I wrote “a year ago”:https://crookedtimber.org/2009/03/09/belated-happy-birthday-international-womens-day/ that it was the 100th International Women’s day, but looking at the status updates of my Facebook Friends that special birthday seems to be today. Never mind! The “BBC”:http://news.bbc.co.uk/2/hi/americas/8555459.stm has a short documentary reporting on a UN conference reviewing what has been accomplished since the 1995 Beijing conference. The UN reports on all the progress that has been made; the activists rather note all that hasn’t been achieved yet.
Interestingly enough, that is precisely the pattern we see in debates in rich countries too: yes, there has been progress, but no, we haven’t reached a gender just world yet. In “a debate”:http://www.womeninc.nl/page/17963/nl on recent Dutch policy initiatives to facilitate employment for parents (an issue many more women than men struggle with), which I attended in Amsterdam on Saturday, Mariette Hamer, a leading labour party politician said the same: feminists should count their blessings, and not just focus on what hasn’t been achieved, but also note all the positive changes.
I guess it’s good to focus on change and keep a positive attitude, but in some areas of feminist concern, the change has been painstakingly slow. I’m not going to elaborate on examples here, but rather invite you to ponder on what you think has been an area in which progress has been too slow, or perhaps even negative. In any case, I don’t think there is any reason yet to stop ‘celebrating’ International Women’s Day. There is still way to go.

ICANN Nairobi blogging

by Maria on March 8, 2010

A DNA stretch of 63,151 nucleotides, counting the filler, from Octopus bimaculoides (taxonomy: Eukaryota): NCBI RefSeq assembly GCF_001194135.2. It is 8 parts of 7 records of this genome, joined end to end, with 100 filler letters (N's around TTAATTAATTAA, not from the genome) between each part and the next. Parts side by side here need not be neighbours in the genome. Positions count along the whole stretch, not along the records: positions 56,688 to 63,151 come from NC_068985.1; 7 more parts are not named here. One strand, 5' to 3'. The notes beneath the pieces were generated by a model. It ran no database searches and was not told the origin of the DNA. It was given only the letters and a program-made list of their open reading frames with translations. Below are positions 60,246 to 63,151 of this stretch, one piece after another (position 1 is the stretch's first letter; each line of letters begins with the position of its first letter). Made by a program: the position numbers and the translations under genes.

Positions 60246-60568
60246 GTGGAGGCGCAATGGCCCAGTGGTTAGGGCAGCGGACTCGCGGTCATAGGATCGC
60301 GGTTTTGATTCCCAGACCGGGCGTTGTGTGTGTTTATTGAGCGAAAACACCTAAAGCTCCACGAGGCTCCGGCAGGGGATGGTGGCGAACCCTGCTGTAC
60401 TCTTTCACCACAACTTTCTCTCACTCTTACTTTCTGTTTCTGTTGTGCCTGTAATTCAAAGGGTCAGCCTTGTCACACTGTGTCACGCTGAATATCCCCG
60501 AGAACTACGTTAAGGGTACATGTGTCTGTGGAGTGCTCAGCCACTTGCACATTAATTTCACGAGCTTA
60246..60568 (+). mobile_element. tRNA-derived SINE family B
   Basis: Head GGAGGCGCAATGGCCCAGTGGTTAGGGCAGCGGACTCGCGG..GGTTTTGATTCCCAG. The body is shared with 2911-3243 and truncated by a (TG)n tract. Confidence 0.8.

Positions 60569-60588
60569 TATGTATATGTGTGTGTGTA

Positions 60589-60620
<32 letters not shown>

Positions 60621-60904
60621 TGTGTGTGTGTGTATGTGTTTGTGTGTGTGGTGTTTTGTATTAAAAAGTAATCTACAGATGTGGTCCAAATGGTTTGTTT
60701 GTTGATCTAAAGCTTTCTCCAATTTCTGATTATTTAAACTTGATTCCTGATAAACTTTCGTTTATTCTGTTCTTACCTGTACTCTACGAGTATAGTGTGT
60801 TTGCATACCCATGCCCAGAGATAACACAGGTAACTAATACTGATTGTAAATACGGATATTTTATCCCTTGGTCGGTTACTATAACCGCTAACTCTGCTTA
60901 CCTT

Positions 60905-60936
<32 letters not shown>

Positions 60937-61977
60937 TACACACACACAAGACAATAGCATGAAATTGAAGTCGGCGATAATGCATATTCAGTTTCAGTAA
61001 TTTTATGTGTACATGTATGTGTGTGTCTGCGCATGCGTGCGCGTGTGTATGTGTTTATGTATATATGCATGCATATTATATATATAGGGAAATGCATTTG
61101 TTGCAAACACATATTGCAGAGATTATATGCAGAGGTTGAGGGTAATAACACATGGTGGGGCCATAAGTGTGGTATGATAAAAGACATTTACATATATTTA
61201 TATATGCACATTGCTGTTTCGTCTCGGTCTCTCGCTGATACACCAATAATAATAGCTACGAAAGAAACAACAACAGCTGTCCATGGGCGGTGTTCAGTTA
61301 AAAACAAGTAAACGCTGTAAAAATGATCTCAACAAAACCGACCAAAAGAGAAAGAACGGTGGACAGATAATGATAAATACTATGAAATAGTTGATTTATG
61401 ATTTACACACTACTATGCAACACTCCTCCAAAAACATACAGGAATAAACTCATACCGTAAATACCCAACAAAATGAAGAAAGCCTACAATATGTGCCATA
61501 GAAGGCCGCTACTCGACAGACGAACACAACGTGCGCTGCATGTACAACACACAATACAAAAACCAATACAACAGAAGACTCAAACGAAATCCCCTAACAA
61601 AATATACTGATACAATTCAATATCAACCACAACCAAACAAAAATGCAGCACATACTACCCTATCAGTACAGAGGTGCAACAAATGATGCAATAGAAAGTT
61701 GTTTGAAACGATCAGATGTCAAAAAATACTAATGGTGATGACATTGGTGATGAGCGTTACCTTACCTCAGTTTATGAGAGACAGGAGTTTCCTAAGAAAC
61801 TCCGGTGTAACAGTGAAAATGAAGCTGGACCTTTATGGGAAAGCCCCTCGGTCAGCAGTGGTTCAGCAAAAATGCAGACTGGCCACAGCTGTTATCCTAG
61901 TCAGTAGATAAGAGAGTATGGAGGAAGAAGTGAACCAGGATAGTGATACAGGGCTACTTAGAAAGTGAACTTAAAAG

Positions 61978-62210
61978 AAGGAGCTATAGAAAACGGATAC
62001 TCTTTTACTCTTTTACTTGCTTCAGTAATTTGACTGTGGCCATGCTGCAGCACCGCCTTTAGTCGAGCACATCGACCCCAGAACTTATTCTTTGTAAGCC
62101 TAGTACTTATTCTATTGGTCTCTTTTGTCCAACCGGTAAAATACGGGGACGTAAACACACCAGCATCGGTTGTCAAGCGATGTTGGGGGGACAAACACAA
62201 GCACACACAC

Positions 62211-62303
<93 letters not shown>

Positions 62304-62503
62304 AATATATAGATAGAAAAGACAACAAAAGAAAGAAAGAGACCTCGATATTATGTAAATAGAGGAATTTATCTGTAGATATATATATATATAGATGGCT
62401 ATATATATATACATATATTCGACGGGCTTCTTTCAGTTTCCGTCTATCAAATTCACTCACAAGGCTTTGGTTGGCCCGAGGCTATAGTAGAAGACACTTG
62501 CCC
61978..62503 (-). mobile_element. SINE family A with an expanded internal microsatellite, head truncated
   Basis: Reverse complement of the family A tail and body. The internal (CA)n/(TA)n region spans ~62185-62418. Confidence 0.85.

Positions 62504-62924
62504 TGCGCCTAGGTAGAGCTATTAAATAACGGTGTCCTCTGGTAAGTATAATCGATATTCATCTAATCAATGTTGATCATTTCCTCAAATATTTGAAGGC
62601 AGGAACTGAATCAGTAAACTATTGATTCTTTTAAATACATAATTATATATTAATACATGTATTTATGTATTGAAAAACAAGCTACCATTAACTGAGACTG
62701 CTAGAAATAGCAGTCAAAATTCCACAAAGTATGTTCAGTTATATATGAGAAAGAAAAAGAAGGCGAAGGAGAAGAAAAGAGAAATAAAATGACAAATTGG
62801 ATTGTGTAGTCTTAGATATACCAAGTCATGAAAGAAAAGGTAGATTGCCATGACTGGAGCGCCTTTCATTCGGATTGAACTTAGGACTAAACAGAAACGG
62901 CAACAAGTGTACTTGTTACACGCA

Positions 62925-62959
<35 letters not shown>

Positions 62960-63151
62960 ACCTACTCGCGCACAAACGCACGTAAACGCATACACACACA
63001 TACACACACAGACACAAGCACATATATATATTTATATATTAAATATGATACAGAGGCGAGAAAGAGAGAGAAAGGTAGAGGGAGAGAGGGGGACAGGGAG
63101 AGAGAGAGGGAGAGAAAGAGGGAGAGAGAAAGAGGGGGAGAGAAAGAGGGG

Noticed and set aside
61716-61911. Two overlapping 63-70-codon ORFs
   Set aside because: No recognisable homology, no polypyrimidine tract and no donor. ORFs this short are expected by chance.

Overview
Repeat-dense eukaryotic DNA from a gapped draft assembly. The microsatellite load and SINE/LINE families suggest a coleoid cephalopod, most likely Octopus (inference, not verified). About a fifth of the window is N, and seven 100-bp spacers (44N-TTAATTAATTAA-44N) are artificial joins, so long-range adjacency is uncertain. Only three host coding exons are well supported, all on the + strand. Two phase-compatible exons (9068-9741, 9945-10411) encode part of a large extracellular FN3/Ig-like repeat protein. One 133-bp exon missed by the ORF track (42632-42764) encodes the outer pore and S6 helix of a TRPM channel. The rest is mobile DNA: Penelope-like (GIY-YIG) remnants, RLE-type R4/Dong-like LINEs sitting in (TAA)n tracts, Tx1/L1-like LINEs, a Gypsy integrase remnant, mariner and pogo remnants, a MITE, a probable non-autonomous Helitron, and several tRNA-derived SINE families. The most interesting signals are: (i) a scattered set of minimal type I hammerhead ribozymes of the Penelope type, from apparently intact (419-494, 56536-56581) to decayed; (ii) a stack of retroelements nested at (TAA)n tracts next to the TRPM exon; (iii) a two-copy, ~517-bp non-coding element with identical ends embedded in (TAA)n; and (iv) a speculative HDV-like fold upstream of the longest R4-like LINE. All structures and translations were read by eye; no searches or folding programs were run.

As foreshadowed a while back, I’ve taken myself off to Nairobi for the week to take part in the ICANN meeting here. The security is pretty heavy but I’m glad to report the opening morning was one of the best attended I’ve ever seen and had by far the best dancing. I’ll be blogging about it pretty much every day this week. So far, I’ve written about the CEO’s provocative speech on the first day, where he called out unnamed African government representatives for telling porkies about IPv6 availability. I also mused about how we should act with President Omar al-Bashir of Sudan probably attending an unrelated meeting in the building tomorrow.

Topics I’m planning to write about during the week will be what’s next for the proposed .XXX top level domain, local civil society organisations and social entrepreneurship, something about the new top level domain process in general, and a few other bits and pieces. If there are pressing topics of this meeting you’d like me to write about, let me know in comments here.

But as the blog posts are a bit specifically Internet policy wonk for CT and I’m also doing a bit of self-marketing at the mo, please come on over to www.mariafarrell.com if you’d like to read more. I’ll probably do a more general wrap up post on CT at the end of the week.

Update – just realised I forgot to add a link to the ICANN meeting itself, for anyone who’s interested. What with all the security concerns, remote participation has been beefed up. No better time to get informed & involved.

Bookblogging: The final instalment

by John Quiggin on March 8, 2010

I’ve finally completed a near-final draft of my book, although some bits, such as the following ‘Reanimation’ section of the chapter on privatisation are still a bit rough.

I’m getting some good comments from readers here, and through more conventional academic channels, which should help me sand down the rough spots a bit. Anyway, thanks to all for the comments I’ve received. It’s made a huge difference to me, and made the production of this book a much less daunting undertaking than laboring alone.

Remember, before pointing out stuff that is missing, that an earlier draft is online here and may be worth reading to see where I’m coming from.

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